The diagnosis of a MPNST is a clinical challenge for the physician regarding treatment options and additional diagnostic steps. In particular, if the tumor has spread into the Central Nervous System. No uniform criteria have been established for the treatment of MPNST outside the central nervous system. However, it is widely agreed that the extent of surgical resection is an important prognostic factor while no definitive data is available on the benefit of postoperative radiotherapy[2
]. Irradiation seems to reduce local recurrence but does not affect the overall survival rate. Evidence for any relevant cytotoxic effect of chemotherapy (doxorubicin, ifosfamide) is not available[7
]. Chemotherapy is performed only with palliative intent.
In most published cases of MPNST metastasizing to the cerebral parenchyma, the metastasis was removed microsurgically. The majority of reports are from Japan (Table ). In some cases, surgical resection was followed by whole-brain irradiation. Our case is of interest because the patient had two cerebral metastases of which only one was removed surgically. It is thus possible to compare the outcome after combined surgery and radiotherapy with the outcome after irradiation only. In our case, there has been local tumor control of both metastases for 14 months so far. Therefore we conclude that whole-brain irradiation without prior surgical removal or a radiosurgical approach in treating cerebral metastasis of a MPNST is the best choice.
Cases of MPNST with brain metastasis
MPNST in general has an unfavorable prognosis with a 5-year survival rate of only 64%. Survival is even much shorter in patients with a brain metastasis and is not affected by the therapeutic approach. A definitive appraisal of the situation is difficult because only few patients have been treated so far. One patient survived for 18 months without treatment [8
] whereas another died a few months after total resection of a brain metastasis[9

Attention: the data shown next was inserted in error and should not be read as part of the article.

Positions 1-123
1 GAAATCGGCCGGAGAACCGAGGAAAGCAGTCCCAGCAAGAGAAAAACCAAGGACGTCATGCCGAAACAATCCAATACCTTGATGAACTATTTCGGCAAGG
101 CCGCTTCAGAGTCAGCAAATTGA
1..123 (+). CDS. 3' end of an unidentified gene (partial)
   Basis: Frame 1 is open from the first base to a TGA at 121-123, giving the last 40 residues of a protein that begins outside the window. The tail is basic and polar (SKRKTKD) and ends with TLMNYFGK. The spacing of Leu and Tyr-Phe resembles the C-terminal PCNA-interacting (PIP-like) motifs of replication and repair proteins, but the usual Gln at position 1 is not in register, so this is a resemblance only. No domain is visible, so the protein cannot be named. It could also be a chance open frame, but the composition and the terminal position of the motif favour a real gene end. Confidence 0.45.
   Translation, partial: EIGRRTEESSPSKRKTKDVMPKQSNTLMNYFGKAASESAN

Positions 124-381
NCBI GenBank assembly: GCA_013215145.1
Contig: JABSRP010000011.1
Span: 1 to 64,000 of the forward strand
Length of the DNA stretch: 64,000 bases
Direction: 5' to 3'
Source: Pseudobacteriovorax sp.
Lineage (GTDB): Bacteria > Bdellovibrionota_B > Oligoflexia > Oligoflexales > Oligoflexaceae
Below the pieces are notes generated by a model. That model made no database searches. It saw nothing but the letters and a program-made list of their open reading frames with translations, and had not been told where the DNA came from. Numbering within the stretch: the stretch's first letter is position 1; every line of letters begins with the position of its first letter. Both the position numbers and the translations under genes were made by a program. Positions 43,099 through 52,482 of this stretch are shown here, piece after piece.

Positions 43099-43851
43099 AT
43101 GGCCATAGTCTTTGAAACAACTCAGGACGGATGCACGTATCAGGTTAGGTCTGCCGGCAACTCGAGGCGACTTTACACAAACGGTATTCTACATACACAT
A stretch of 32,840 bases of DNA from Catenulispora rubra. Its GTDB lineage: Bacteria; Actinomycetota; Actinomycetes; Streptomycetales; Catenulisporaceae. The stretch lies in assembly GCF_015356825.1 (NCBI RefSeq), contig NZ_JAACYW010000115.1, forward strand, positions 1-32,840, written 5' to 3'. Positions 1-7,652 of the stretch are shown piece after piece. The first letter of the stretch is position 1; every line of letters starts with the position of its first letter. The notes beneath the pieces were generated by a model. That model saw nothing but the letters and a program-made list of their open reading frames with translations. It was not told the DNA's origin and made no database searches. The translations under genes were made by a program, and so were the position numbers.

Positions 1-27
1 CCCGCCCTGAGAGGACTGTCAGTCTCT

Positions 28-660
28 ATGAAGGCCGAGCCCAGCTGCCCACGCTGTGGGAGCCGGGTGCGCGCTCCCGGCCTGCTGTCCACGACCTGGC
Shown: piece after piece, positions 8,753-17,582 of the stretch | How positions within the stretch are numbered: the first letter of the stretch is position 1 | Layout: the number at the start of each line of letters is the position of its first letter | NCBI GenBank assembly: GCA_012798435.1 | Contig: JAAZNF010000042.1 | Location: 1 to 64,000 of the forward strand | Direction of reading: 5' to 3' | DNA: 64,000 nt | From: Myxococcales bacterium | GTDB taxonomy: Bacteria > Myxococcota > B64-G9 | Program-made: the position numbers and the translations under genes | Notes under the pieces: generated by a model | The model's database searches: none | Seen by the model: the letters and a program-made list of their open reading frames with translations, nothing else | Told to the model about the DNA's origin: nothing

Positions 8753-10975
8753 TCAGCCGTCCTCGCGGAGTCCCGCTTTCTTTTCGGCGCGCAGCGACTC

]. In our case, resection and irradiation have so far suppressed local cerebral recurrence for a total of 14 months while there has been progression of the other distant metastases. Given the rapid tumor progression in our case, cautious therapy with little harm to the patient is indicated.
Beside the clinical challenge of a new diagnose MPNST, the pathologist has to deal with a great work up in the beginning to provide the physician with a correct diagnosis. The histological diagnosis of MPNST requires careful differentiation from a number of tumor entities with similar histologic features. In general, MPNST cells have either an epithelioid or spindled architecture with gradual transitions between the two. The spindled type must be carefully differentiated from other spindled-cell soft tissue tumors, in particular fibrosarcoma. An immunoreaction to S-100 as in our case excludes a fibrosarcoma and underlines the close association of MPNST with the nerve sheaths[9
]. Another tumor to be considered in the differential diagnosis in our patients was malignant melanoma because some cells were found to contain melanin on microscopic inspection. However, a malignant melanoma could be excluded because there was no immunoreaction to LU-5 (cytokeratin), which is only expressed in some epitheloid variants of melanomas. Whereas vimentin positivity as in this case, occurs also in high malignant melanomas. Nevertheless, evidence of a basal lamina by electron microscopy investigation strongly indicates the tumor as a MPNST by nerve sheath origin. In the case presented here, the tumor was further characterized as a melanocytic MPNST because the melanin-containing cells were found to be positive for HMB45.